I only recently got my hands on this book and it's way better than the movies.I think the whole romance thing was there to attract the female audience.No offense to the ladies, but the majority of you like some romance in the movies.Plus,for some weird reason,vampires are considered sexy by some chicks and the twillight saga made it even worse.In the book it says that Count Dracula had a big white mustache,a pointy nose,long finger nails and his breath smelled awful.I don't know why they tried to turn him into a lover in the movie .

Brian Mark says:

First there are many movie versions of Dracula.  I think the movie you are reviewing is Francis Ford Coppla's Bram Stoker's Dracula.  The best version of the book is the Louis Jourdan version.  Watch the 1977 BBC version.  Dracula (1977)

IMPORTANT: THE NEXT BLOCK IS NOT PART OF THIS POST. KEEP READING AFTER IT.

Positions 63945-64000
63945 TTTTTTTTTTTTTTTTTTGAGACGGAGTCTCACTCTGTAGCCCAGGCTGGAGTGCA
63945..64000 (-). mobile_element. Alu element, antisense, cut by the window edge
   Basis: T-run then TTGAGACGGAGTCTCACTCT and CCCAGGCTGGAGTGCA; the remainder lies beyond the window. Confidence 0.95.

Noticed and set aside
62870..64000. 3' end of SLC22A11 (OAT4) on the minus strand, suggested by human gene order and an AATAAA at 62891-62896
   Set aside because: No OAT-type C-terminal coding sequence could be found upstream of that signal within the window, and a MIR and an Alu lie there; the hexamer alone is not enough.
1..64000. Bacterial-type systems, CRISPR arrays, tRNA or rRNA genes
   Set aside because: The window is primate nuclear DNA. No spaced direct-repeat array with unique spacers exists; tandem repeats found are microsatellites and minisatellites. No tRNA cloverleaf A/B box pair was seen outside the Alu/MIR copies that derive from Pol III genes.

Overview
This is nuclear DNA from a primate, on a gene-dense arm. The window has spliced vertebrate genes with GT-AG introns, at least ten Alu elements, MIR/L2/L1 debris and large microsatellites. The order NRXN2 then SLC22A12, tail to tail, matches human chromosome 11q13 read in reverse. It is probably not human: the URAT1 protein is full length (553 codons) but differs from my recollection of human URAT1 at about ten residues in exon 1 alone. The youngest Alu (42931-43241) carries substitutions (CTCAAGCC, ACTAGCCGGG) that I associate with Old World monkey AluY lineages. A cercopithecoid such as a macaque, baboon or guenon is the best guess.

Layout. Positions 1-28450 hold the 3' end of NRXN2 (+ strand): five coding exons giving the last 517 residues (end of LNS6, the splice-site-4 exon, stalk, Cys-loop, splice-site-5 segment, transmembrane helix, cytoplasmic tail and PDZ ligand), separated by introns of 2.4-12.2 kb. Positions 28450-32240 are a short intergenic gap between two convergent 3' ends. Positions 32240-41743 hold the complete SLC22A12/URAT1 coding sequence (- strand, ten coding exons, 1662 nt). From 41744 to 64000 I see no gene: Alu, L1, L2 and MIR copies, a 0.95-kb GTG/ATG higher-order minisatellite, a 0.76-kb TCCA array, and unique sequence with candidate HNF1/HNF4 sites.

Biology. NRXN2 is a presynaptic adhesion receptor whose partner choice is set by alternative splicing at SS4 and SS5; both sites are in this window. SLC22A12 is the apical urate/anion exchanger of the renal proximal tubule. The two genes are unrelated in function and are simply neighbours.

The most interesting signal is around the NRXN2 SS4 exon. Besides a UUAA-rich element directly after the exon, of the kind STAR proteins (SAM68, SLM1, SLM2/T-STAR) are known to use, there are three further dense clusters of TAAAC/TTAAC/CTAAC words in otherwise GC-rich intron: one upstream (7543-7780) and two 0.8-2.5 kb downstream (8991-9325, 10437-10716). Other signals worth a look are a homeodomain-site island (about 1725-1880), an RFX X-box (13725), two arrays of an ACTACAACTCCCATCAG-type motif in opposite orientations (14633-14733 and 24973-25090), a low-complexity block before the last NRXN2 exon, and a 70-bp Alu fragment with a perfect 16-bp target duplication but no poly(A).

Penelope's Picks says:

I remember my literature professor ranting on and on about how god-awful and "pornographic" the movie adaptation of Dracula was, and how we would all fail the class if we only went off of the movie. Bahaha. While I agree, the book is so much better, I remember being disappointed that there wasn't that Nina/Dracula relationship in the original that was portrayed in the film. I just thought it was a really fun addition! Sidenote: Have you read Dracula, My Love by Syrie James? It's supposed to be a new adult take of the story that, I quote, depicts "Nina Harker's record of the shocking story of her scandalous seduction and sexual rebirth!" Can't lie, I'm very intrigued. ;P

nerdieone1 says:

Great review. We have the same edition. XD Lols.
The whole Dracula/Mina subplot is something in nearly EVERY Dracula adaptation that makes me wanna tear my hair out. It's so out of character and unneeded.

One adaption of Dracula that's really faithful to the book is BBC's 1977 version. Here's a fantastic scene from the film: Count Dracula Scene (BBC Mini-Series) (1977)

I much prefer this Mina to the 1994 version. There's no romance here.

Anna Rhodes says:

I have the same copy of Dracula! I love it it's so pretty